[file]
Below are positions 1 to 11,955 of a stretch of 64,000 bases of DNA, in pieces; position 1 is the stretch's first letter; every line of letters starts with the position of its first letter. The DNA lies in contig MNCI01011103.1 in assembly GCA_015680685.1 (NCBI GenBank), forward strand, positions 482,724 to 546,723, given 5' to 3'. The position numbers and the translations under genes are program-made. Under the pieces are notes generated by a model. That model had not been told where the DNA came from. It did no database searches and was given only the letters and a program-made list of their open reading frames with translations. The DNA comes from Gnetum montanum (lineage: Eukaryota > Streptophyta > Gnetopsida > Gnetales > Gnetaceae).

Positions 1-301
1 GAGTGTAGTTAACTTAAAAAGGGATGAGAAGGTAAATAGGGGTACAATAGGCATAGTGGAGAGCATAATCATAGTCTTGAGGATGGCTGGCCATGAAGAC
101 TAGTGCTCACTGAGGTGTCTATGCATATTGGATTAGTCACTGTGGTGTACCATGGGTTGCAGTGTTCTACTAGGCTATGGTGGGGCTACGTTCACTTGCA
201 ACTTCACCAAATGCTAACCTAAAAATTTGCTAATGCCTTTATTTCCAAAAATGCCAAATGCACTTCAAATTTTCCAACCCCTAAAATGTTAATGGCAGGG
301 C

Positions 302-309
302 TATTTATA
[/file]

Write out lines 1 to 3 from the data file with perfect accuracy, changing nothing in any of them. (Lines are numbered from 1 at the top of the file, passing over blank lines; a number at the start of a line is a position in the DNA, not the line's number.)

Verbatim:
Below are positions 1 to 11,955 of a stretch of 64,000 bases of DNA, in pieces; position 1 is the stretch's first letter; every line of letters starts with the position of its first letter. The DNA lies in contig MNCI01011103.1 in assembly GCA_015680685.1 (NCBI GenBank), forward strand, positions 482,724 to 546,723, given 5' to 3'. The position numbers and the translations under genes are program-made. Under the pieces are notes generated by a model. That model had not been told where the DNA came from. It did no database searches and was given only the letters and a program-made list of their open reading frames with translations. The DNA comes from Gnetum montanum (lineage: Eukaryota > Streptophyta > Gnetopsida > Gnetales > Gnetaceae).

Positions 1-301
1 GAGTGTAGTTAACTTAAAAAGGGATGAGAAGGTAAATAGGGGTACAATAGGCATAGTGGAGAGCATAATCATAGTCTTGAGGATGGCTGGCCATGAAGAC